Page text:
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There is a way that nature speaks, that land speaks. Most of the time we are simply not patient enough, quiet enough, to pay attention to the story. --Linda Hogan

Recording the Healing Sounds of Nature

--by Lang Elliott, syndicated from gratefulness.org, Mar 27, 2019

Nature author, speaker, cinematographer, sound recordist, and photographer Lang Elliott of musicofnature.com, shares the arc of his experience recording the sublime sounds of nature. Here is one of his immersive binaural recordings from a remote canyon in Arizona that you might enjoy listening to while reading his essay.

Dawn at Willow Narrows. Aravaipa Canyon in southeastern Arizona. May 1, 2017. © Lang Elliott. Please listen using headphones!

I’ve been recording nature for nearly 30 years. Early in my career, my primary goal was to capture close and clean recordings of particular species with the help of highly directional microphones. The object was to extract a species’ song from its surroundings, thereby minimizing ambient sounds and isolating the song for clear and unambiguous listening.

Such recordings are incredibly useful when it comes to training people to recognize species by their sounds. I excelled at this process and not only published a number of my own guides to wildlife sounds, but also provided recordings for museum and nature center exhibits, as well as for movies and a variety of other projects.

Chasing after species and getting closeup recordings was a lot of fun and involved numerous expeditions to wild areas. The joy of the hunt and capturing each animal’s voice was truly satisfying. Nonetheless, over time, I found myself growing bored with the extraction-approach to nature recording and instead began to focus on the natural soundscape as a whole, on the full orchestra of sound flowing to my ears at any particular time and place. I became interested in the aesthetics involved, on what made natural soundscapes beautiful and uplifting, and on what constellations of sounds affected me in positive ways.

In order to share my perceptions with others, I began looking for an appropriate microphone technology that would allow me to capture and convey spacious 3D ambient soundscapes. After considerable research, I homed in on the “binaural” recording technique, which utilizes special dual-microphone setups that usually resemble the human head (mine actually looks a bit different … see photo below).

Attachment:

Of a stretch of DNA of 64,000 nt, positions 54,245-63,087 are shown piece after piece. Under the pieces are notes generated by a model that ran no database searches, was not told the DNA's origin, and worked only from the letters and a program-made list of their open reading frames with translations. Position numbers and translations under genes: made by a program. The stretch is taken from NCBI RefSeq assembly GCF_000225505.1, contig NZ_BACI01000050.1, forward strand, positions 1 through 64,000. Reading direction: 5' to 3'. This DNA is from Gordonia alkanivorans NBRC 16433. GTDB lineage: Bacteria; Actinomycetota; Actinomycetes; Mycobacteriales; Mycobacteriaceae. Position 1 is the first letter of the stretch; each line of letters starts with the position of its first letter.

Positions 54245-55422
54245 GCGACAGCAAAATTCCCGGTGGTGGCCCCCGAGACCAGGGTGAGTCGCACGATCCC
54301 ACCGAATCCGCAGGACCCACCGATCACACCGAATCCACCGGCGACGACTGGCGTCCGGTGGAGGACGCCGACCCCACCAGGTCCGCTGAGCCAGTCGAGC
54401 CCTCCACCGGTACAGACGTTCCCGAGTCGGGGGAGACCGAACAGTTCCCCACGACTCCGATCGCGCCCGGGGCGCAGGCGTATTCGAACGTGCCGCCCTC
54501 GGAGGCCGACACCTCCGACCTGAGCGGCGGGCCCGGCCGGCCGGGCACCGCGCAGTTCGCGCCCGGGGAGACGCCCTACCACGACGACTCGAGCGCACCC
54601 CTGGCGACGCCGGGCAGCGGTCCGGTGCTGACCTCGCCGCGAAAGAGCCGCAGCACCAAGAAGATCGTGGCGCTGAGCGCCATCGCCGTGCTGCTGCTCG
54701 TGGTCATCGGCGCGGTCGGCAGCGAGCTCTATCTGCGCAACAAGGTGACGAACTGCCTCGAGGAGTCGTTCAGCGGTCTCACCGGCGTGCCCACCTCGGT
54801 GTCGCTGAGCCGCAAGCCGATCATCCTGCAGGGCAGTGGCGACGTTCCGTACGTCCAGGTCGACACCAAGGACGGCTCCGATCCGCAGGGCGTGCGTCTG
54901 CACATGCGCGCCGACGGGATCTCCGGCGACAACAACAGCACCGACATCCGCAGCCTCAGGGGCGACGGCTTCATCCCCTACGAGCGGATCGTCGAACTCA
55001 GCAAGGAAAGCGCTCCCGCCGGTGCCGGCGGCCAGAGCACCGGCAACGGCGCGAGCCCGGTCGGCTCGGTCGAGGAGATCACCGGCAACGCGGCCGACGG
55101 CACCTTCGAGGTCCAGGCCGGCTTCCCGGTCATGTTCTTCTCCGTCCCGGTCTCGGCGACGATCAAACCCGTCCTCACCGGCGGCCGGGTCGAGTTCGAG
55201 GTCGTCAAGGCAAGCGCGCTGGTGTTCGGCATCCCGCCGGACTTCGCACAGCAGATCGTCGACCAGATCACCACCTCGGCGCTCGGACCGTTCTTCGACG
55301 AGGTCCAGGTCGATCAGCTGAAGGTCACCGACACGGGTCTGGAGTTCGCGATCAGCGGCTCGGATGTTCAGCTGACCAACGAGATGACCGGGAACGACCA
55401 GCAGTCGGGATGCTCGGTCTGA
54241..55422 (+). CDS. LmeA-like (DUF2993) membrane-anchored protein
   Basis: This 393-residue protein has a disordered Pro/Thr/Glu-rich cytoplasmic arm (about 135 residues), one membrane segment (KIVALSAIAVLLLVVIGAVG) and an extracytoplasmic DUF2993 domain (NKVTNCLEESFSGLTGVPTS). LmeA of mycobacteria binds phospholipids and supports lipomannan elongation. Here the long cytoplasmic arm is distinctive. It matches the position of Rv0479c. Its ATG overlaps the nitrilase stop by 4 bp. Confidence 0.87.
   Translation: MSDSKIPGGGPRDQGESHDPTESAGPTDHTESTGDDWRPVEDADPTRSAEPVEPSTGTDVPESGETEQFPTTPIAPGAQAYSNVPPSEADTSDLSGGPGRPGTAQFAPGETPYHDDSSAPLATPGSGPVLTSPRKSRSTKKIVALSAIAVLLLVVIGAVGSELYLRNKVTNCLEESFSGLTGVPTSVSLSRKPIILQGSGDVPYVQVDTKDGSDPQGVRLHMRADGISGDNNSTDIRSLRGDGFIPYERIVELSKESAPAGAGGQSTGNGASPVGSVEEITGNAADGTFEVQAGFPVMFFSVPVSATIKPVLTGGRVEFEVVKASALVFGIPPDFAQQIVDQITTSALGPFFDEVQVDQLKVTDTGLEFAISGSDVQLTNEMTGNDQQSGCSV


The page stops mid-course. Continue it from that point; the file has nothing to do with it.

Binaural recording works by capturing the same spatial cues that our brains use to determine distances and directions of incoming sounds: 1) time arrival differences of sounds between the two ears, 2) intensity differences, and 3) phase differences. If a binaural microphone is properly designed, the resulting two-channel recording contains all the necessary information to re-construct a three-dimensional sound-field that closely resembles the actual outdoor listening experience.

Lang with a special dual-microphone setup that (kind of) resembles the human head

The only catch is that one must use headphones in order to enjoy the effect. Why? Because it is imperative that the left ear hears only the sound recorded by the left microphone and the right ear hears only the sound recorded by the right microphone. In other words, the two channels must be kept completely separate. When headphones are used, such separation is accomplished, and binaural recordings impart a sense of spaciousness that is shocking in its realism. How fortunate I was to have discovered this splendid recording technique!

Equipped with my trusty binaural microphone, I began exploring wild areas across North America in search of pristine natural soundscapes. I visited forests and prairies, high mountains and deserts, southern swamps and northern lakes, ocean shores and seabird islands.These travels heightened my already deep appreciation for the wonders and beauty of this extraordinary continent. Altogether, I traveled over a half million miles, collecting hypnotic earth sounds such as thunder, wind, rain and waves, along with rousing dawn choruses and the mysterious voices of the night.